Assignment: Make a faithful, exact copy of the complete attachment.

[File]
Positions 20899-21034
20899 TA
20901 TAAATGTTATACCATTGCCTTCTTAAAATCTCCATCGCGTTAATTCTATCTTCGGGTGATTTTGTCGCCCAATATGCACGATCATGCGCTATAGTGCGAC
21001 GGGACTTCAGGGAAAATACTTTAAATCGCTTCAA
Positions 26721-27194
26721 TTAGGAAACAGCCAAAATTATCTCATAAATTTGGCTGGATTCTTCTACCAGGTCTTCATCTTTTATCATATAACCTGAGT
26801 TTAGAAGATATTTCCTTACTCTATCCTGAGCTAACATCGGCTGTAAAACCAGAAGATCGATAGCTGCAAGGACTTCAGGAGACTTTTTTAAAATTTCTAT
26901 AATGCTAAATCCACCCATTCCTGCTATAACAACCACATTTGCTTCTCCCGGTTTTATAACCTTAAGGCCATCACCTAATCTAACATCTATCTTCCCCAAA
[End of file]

Positions 20899-21034
20899 TA
20901 TAAATGTTATACCATTGCCTTCTTAAAATCTCCATCGCGTTAATTCTATCTTCGGGTGATTTTGTCGCCCAATATGCACGATCATGCGCTATAGTGCGAC
21001 GGGACTTCAGGGAAAATACTTTAAATCGCTTCAA
Positions 26721-27194
26721 TTAGGAAACAGCCAAAATTATCTCATAAATTTGGCTGGATTCTTCTACCAGGTCTTCATCTTTTATCATATAACCTGAGT
26801 TTAGAAGATATTTCCTTACTCTATCCTGAGCTAACATCGGCTGTAAAACCAGAAGATCGATAGCTGCAAGGACTTCAGGAGACTTTTTTAAAATTTCTAT
26901 AATGCTAAATCCACCCATTCCTGCTATAACAACCACATTTGCTTCTCCCGGTTTTATAACCTTAAGGCCATCACCTAATCTAACATCTATCTTCCCCAAA